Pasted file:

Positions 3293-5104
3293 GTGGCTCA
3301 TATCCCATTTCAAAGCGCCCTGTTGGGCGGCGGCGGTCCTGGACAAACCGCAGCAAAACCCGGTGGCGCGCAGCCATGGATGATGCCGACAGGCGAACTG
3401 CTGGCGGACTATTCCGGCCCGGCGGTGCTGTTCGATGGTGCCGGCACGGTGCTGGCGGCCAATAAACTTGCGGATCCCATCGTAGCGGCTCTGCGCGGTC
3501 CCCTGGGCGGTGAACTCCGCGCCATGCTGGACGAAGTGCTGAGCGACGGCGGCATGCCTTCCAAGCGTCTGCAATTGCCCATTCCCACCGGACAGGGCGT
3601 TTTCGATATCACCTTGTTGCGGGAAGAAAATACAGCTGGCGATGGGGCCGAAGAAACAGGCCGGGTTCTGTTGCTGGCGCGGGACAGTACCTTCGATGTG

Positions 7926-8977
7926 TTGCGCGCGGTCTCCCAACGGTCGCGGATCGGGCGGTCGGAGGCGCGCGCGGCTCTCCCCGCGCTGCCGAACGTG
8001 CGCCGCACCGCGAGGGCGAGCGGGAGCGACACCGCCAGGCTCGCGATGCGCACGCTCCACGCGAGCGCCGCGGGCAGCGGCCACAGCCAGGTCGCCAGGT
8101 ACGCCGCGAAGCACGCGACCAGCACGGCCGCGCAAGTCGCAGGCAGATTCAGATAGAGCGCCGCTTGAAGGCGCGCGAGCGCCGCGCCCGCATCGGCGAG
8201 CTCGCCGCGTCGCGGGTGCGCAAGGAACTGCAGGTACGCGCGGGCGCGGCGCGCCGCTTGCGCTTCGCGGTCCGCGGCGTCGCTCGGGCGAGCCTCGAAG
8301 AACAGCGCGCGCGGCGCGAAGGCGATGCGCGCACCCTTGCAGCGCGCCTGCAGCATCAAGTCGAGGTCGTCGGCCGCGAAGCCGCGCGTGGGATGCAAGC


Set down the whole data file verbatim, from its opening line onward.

Positions 3293-5104
3293 GTGGCTCA
3301 TATCCCATTTCAAAGCGCCCTGTTGGGCGGCGGCGGTCCTGGACAAACCGCAGCAAAACCCGGTGGCGCGCAGCCATGGATGATGCCGACAGGCGAACTG
3401 CTGGCGGACTATTCCGGCCCGGCGGTGCTGTTCGATGGTGCCGGCACGGTGCTGGCGGCCAATAAACTTGCGGATCCCATCGTAGCGGCTCTGCGCGGTC
3501 CCCTGGGCGGTGAACTCCGCGCCATGCTGGACGAAGTGCTGAGCGACGGCGGCATGCCTTCCAAGCGTCTGCAATTGCCCATTCCCACCGGACAGGGCGT
3601 TTTCGATATCACCTTGTTGCGGGAAGAAAATACAGCTGGCGATGGGGCCGAAGAAACAGGCCGGGTTCTGTTGCTGGCGCGGGACAGTACCTTCGATGTG

Positions 7926-8977
7926 TTGCGCGCGGTCTCCCAACGGTCGCGGATCGGGCGGTCGGAGGCGCGCGCGGCTCTCCCCGCGCTGCCGAACGTG
8001 CGCCGCACCGCGAGGGCGAGCGGGAGCGACACCGCCAGGCTCGCGATGCGCACGCTCCACGCGAGCGCCGCGGGCAGCGGCCACAGCCAGGTCGCCAGGT
8101 ACGCCGCGAAGCACGCGACCAGCACGGCCGCGCAAGTCGCAGGCAGATTCAGATAGAGCGCCGCTTGAAGGCGCGCGAGCGCCGCGCCCGCATCGGCGAG
8201 CTCGCCGCGTCGCGGGTGCGCAAGGAACTGCAGGTACGCGCGGGCGCGGCGCGCCGCTTGCGCTTCGCGGTCCGCGGCGTCGCTCGGGCGAGCCTCGAAG
8301 AACAGCGCGCGCGGCGCGAAGGCGATGCGCGCACCCTTGCAGCGCGCCTGCAGCATCAAGTCGAGGTCGTCGGCCGCGAAGCCGCGCGTGGGATGCAAGC